01 Jul Challenge yourself with Alex Staniforth
The question we have been asked most often about the Elevation Challenge is ‘Why?’
The Challenge will take Erin and I on a 5000km cycle across western Europe, Turkey, Georgia and Russia, before climbing Mount Elbrus to reach the highest point in Europe at 5642m.
After I explain what the challenge entails, the first thing people want to know is why we are doing it. They point out that there are many other great ways to spend nine weeks. Ways that don’t involve cycling 5000km and then climbing a mountain.
By setting out on The Elevation Challenge, we hope to inspire other young people to take on the challenges in their own lives.
Thats why we are raising money for Big Change, who aim to accelerate positive change for young people in the UK, and why we are putting together a series of presentations at schools around London. We hope to be able to share our experiences in a way that might benefit others.
We believe in the transformative power of challenge for young people, and our extraordinary friend Alex Staniforth shares this view. He has been a huge inspiration to us, and has experienced the highs and lows of extreme adventure.
We asked him to share his thoughts on the transformative power of challenge.
After completing the EPIC7 series of ultra endurance challenges, he set out to climb Everest in 2014 and this year, 2015. Alex was caught up in the earthquake in Nepal, in which a number of his team members were killed by avalanche. He has since raised more than £27,000 for charity, including £7500 for the Earthquake appeal.
Alex: To climb Mount Everest is often seen as the pinnacle of challenge and adventure. It requires the full force of the human spirit to overcome obstacles and be worthy of standing on the very top of the world. From my experience, it becomes far more than just reaching the summit. After all, life is about learning, and for me personally, making the biggest difference I can.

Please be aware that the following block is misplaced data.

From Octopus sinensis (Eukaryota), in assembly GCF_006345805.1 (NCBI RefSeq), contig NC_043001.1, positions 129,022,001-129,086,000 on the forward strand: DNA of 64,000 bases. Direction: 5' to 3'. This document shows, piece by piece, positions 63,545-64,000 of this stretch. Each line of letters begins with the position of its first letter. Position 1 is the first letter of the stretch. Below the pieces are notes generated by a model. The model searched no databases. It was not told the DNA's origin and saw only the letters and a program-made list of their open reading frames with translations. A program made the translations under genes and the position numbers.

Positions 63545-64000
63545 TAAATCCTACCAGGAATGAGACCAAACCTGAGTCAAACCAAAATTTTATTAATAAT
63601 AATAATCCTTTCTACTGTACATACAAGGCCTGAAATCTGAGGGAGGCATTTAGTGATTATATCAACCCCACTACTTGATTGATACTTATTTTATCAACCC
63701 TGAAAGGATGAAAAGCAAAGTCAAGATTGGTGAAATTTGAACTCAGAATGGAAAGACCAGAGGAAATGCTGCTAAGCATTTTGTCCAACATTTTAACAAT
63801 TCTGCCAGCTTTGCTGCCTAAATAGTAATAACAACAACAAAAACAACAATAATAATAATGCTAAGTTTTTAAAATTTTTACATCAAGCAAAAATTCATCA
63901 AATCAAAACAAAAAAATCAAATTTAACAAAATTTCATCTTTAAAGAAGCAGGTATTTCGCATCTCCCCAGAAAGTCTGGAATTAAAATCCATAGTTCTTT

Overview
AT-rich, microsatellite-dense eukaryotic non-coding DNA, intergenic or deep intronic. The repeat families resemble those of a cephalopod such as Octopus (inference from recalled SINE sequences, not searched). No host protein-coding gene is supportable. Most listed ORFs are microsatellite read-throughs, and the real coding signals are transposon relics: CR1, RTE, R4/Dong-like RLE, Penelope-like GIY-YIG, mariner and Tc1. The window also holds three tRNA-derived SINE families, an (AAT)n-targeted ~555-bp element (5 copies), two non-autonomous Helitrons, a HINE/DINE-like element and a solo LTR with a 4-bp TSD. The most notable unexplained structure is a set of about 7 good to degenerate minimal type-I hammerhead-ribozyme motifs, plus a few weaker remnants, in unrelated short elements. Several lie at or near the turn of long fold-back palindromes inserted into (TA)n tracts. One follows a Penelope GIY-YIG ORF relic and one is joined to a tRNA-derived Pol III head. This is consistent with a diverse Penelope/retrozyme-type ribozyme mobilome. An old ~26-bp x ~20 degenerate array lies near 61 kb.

Adventure has many faces; we all have our own Everest. The mountain only symbolises the long and winding journey of discovery and self-development, and our personal Everests often require the same mental toolkit as the real one.
For years I suffered with anxiety to the point of being unable to leave the house without my parents, and even to this day I struggle making phone calls with a bad speech impediment. But we have to try to overcome these challenges and find the solution. Whether we succeed or not, attempting to climb our own ‘Everest’ will change our lives and it will inspire others in the process.
As a 20 year old, I’ve noticed that young people around me don’t always pursue their dreams with the full tenacity needed to make them a reality. There is a pressure to conform and follow the same path, which sadly leads many young people to the same place.
Although I failed to summit Everest due to two major avalanches, I grew from the experience. Along the way I had to learn about marketing, sales, events organising, logistics, social media, PR, accounting, public speaking, networking, website designing, corporate communications, time management and interview skills to name just a few.
My experiences with Everest have taught me that when I have nothing left to give, I know I have more inside me.
Within us, we all have enough drive and determination to make our goals a reality. We cannot be afraid of failure; only failing to try.